This Miami boutique picked up a GAR award in 2012 and won some important court decisions on discovery in aid of arbitration
- Who’s Who name:
- José Astigarraga
Founded in Miami in 2000 by lawyers with a background in commercial litigation, Astigarraga Davis has capitalised on the growth in arbitration across Latin America. The firm has worked on numerous complex, high-value arbitrations and litigations across multiple jurisdictions in the region, often with little or no Florida law component. Most of its 20-strong team is bilingual in English and Spanish. GAR’s sister publication, Latin Lawyer, calls it “small but prestigious” and “more than able to hold its own among renowned global firms, with which it often finds itself in competition.”
The arbitration practice is led by Cuban-born José I Astigarraga, an advocate with almost 35 years’ experience and an active figure in the international arbitration community. As well as being a serving vice president of the LCIA court and a former vice chair of the IBA’s international arbitration committee, he was recently elected co-chair of the arbitration committee of the American Bar Association’s international law section. He is spearheading the Institute for Transnational Arbitration’s “Americas initiative”, which aims to promote arbitration in the region. Further, he is part of a US Commerce Department project to help harmonise commercial laws within Central America. Other partners to know are Edward Mullins and the recently promoted Jenelle La Chuisa.
The practice’s focus is on commercial arbitration, often under ICC or ICDR rules, but it is also advising on potential ICSID matters.
As well as international arbitration, the firm enjoys a reputation in fraud and asset recovery. It is a member of the ICC’s respected FraudNet service and has helped several sovereign nations reclaim assets illegally removed by former leaders.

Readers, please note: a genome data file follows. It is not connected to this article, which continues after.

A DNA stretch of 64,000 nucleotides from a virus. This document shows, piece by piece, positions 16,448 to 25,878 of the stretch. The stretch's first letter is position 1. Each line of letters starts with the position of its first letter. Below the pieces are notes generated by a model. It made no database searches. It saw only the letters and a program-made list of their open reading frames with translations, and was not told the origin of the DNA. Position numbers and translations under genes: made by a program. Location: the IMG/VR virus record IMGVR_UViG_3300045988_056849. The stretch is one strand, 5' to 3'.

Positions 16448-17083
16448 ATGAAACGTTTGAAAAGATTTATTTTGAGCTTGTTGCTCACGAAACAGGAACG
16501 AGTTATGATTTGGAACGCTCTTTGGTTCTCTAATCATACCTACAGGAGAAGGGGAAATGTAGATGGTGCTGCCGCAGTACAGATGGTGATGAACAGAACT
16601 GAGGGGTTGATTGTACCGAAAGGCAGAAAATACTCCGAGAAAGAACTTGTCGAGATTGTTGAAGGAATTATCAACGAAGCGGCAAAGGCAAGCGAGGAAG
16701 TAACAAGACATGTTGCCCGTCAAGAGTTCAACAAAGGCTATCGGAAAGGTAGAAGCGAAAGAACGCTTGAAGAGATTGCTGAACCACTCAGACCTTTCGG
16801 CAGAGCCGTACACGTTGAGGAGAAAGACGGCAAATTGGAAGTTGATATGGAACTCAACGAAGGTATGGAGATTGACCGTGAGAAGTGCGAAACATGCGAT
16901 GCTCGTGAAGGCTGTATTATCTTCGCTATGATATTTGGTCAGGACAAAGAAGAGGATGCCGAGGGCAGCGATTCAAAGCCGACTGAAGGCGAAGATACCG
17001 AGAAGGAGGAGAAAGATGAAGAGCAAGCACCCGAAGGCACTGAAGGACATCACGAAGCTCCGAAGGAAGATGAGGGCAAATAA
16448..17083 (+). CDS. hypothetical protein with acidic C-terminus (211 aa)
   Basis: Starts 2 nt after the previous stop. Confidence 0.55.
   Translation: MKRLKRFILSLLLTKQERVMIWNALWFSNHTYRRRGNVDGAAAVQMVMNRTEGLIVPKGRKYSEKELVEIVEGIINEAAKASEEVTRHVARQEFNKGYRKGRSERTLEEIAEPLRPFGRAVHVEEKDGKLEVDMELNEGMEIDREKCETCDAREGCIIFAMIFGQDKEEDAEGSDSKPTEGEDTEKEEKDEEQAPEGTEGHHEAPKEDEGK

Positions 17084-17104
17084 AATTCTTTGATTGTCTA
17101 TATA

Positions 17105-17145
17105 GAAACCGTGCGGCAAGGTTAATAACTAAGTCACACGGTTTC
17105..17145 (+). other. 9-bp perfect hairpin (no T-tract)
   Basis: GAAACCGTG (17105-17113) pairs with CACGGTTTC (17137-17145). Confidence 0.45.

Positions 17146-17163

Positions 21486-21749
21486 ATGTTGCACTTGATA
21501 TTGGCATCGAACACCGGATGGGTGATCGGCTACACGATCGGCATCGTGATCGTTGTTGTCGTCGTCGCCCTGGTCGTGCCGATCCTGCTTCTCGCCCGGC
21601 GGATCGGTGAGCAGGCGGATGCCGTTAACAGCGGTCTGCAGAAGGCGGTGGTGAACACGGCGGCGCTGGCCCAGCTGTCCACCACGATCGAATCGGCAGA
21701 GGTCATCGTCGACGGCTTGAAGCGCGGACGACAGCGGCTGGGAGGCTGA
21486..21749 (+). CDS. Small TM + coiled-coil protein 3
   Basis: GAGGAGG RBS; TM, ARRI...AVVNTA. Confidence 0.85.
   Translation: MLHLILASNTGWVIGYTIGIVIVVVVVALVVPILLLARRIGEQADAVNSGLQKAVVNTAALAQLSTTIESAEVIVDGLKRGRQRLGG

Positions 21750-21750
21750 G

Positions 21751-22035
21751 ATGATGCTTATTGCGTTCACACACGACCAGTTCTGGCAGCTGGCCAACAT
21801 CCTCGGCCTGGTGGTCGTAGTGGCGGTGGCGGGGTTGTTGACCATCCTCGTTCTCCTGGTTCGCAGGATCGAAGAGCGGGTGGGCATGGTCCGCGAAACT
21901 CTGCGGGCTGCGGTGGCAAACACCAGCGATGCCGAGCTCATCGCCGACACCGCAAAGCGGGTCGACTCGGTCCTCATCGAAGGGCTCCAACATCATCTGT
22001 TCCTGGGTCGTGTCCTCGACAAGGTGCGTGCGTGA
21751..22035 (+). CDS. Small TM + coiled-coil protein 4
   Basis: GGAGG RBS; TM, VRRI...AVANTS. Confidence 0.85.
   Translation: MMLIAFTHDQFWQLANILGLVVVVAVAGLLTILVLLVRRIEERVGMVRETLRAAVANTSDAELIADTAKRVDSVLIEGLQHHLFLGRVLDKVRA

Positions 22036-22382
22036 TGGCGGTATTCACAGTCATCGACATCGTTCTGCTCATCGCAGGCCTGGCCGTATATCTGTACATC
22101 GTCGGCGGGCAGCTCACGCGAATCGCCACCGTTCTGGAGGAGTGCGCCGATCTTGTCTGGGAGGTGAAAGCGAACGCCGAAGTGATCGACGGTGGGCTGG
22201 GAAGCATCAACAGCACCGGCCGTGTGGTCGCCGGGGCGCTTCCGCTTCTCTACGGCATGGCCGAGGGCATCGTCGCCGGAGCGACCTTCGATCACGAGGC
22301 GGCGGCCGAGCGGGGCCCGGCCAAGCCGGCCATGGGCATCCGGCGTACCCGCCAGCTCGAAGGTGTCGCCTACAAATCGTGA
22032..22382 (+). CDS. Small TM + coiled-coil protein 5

Who uses it?
The firm is coy about trading on its clients’ names, but it is known that they include some significant US manufacturers, as well as investors in the banking, construction, electricity, telecoms and agrochemical sectors. General Motors, GE Medical Systems and the Federal Deposit Insurance Corporation are all on record as having used it. The firm was also instructed in relation to the Ponzi scheme run by Allen Stanford – representing banks that were accused by investors of not properly investigating the Texas businessman.
It is not difficult to find examples of successful Astigarraga Davis work. In the mid-2000s, Florida-based Alon International turned to it for a bet-the-company dispute with Nike subsidiary Converse over a distribution and licensing agreement for the Mercosur region. As well as an ICDR arbitration in Boston, the matter generated parallel litigation in Brazil, Argentina and the US. Ultimately the arbitral tribunal awarded Alon US$52 million – leading José Astigarraga and colleagues Paul Capua and Cristina Cárdenas to be recognised as “Most Effective Lawyers” by a Florida business daily in 2007.
On another occasion, after a falling out between GE’s medical technology division and its Brazilian distributor, Astigarraga Davis handled an arbitration at the Inter-American Commercial Arbitration Commission, or IACAC (and parallel litigation in the US and Brazil). It won the arbitration and also persuaded a New York court to enjoin the Brazilian proceedings. When the distributor refused to comply, Astigarraga Davis obtained a civil contempt judgment against the company and its president.
In 2011, the firm persuaded a district court in Florida to enforce a multimillion-dollar ICC award in favour of its client, the Federal Deposit Insurance Corporation (acting as receiver of a US bank), against US investment firm IIG Capital.
The firm made two associate hires in 2012: Nicaraguan-born Sujey Herrera and Regan Kruse, a graduate of the University of Miami who has served as a Peace Corps volunteer in Paraguay.